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Getting Over It, or Not . . . - August 12, 2016

Frequently in the course of counseling with someone, the conversation will turn to an area of hurt and sorrow over the death of someone very close. As we talk more in this area, tears often begin to flow and the pain is relieved. And then there will be an apology: "I know I should be over it by now...I don't know what's wrong with me that I keep feeling this way."

My reply usually goes something like this: "I don't think you should expect yourself to get over it. Why get to the point where the loss of this dear person is a matter of emotionless intellectual reflection only? This person was a part of you—about whom you care deeply. You will go on without that person, but will there ever be a point in your life when the memory will not evoke feelings?"

A friend of mine told me about a conversation he had with an aged woman. She had lived a full and active life. She had two married sons, and had also given birth to a baby girl. The baby girl had died. She told about it now with tears—with pain. Even though sixty or more years had passed, the sorrow was still intense. She had never ‘gotten over it.’ But because she hadn't, she was a warm person . . . caring, compassionate, and very real; her life was authentic and meaningful.

Another person told me that her friends and relatives keep saying to her, "Where's your faith?" because she is still frequently talking about and crying over the emptiness in her life since her husband died nearly two years ago. This woman sought professional counseling, in part because those around her seemed to be saying, "Don't grieve with us...There's something wrong with you if you haven't gotten over it yet." Another way of describing this is to say she had to ‘purchase friendship’ from a counselor because her friends were unable to tolerate her emotions.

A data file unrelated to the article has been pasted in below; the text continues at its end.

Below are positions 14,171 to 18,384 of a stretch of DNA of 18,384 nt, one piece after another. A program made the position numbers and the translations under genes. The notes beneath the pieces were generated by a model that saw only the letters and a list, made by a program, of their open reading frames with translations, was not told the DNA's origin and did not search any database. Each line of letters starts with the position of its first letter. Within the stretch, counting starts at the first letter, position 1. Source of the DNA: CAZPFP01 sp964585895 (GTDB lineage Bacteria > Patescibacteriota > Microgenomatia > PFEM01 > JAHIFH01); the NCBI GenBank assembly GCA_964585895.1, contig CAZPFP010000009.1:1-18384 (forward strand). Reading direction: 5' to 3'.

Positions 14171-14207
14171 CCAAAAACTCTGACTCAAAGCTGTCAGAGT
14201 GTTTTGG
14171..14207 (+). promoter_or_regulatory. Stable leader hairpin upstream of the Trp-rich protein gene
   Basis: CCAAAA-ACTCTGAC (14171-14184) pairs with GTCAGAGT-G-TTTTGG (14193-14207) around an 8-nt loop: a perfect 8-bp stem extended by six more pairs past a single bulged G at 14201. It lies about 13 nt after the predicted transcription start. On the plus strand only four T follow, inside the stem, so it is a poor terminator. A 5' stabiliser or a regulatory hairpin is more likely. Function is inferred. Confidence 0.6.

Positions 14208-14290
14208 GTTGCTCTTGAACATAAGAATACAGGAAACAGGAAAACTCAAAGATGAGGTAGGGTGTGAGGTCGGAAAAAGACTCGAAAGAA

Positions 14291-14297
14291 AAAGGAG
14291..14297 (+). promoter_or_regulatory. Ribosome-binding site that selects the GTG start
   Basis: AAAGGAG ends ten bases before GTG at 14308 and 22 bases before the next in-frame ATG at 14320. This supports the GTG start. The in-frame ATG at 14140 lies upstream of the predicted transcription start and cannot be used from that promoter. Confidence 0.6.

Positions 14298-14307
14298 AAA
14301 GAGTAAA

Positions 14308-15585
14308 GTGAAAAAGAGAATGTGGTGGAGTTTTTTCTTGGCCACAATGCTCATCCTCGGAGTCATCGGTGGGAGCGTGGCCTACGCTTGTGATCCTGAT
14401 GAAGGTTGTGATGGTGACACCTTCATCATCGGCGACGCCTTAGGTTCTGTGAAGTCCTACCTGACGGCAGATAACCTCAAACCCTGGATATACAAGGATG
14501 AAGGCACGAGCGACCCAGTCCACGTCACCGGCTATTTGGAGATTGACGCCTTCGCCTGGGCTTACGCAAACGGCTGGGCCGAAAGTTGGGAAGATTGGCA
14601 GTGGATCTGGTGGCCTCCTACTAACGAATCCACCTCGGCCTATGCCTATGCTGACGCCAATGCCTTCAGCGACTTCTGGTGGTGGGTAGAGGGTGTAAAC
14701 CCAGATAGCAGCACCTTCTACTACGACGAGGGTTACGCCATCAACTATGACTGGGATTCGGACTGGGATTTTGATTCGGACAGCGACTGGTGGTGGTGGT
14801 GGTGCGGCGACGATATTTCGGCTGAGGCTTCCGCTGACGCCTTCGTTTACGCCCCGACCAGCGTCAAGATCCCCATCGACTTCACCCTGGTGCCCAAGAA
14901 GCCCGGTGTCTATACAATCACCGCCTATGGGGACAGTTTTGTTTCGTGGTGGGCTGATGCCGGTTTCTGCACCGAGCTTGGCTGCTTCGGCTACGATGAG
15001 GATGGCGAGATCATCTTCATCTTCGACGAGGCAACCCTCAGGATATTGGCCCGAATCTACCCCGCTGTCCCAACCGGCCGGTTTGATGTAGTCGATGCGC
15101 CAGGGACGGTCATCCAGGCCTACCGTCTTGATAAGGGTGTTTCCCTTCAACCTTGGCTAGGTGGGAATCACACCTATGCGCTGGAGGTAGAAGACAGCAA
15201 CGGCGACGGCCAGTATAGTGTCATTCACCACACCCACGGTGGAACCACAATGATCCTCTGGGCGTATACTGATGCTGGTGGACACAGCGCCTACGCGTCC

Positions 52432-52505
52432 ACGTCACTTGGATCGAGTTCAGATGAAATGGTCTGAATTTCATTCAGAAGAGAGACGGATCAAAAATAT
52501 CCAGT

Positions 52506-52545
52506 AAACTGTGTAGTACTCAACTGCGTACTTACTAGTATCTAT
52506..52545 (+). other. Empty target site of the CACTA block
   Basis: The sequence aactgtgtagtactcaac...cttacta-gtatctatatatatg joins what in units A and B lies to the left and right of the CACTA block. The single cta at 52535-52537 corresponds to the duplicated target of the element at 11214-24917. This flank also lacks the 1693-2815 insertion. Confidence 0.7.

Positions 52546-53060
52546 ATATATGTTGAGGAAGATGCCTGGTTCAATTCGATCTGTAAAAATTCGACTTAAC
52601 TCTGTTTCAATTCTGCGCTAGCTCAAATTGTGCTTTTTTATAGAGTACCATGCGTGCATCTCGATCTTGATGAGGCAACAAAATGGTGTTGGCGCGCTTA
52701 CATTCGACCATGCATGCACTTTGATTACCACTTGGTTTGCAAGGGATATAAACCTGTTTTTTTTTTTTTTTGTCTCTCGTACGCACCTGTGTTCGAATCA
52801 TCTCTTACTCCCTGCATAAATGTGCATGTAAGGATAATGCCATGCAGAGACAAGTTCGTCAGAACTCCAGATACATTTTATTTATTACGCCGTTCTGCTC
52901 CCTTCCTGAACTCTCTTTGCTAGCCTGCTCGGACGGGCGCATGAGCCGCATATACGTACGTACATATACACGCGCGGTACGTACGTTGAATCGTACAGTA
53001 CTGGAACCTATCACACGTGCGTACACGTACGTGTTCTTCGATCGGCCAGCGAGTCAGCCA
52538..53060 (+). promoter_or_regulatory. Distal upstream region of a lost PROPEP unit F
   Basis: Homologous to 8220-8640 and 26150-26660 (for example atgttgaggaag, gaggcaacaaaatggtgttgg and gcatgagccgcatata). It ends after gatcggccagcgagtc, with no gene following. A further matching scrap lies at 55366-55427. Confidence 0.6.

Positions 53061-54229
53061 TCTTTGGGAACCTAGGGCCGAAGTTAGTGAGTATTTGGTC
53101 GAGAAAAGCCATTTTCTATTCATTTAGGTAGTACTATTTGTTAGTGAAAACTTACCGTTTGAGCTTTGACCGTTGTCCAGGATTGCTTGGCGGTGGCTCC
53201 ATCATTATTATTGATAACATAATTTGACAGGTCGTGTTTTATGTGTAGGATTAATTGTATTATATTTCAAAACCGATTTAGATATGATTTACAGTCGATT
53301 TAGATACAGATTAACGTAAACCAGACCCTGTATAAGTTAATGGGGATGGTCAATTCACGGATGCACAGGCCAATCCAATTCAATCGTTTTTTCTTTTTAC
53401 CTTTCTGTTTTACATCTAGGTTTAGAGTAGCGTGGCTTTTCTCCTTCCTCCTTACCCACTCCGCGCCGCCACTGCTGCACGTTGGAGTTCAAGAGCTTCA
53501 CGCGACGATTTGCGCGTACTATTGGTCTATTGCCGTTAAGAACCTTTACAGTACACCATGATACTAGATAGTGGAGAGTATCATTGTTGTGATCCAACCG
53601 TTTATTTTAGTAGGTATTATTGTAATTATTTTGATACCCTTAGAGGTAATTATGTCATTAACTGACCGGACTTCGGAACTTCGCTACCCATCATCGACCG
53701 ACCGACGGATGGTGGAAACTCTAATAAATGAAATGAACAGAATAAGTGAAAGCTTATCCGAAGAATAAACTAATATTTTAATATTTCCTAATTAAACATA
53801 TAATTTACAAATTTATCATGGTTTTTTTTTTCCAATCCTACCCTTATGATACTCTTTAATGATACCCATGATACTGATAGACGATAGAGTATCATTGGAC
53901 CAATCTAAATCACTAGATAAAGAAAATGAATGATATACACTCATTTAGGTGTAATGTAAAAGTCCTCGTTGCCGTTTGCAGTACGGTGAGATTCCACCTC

The tears, empty feelings, loneliness, and guilty feelings that are part of the consequences of the death of a dear one—they will diminish with time. But it is unfair and unreal to expect them ever to be totally gone. They'll always be there.

Life must go on. That's the important thing. New friends, new dear ones, new activities, new joys, and work can come into your life. But those past hurts can still co-exist with the new life.

Jesus said, "Blessed are those who mourn, for they shall be comforted."

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  • Silly Thoughts

    I don’t have gray hair. I have 'wisdom highlights'. I’m just very wise.

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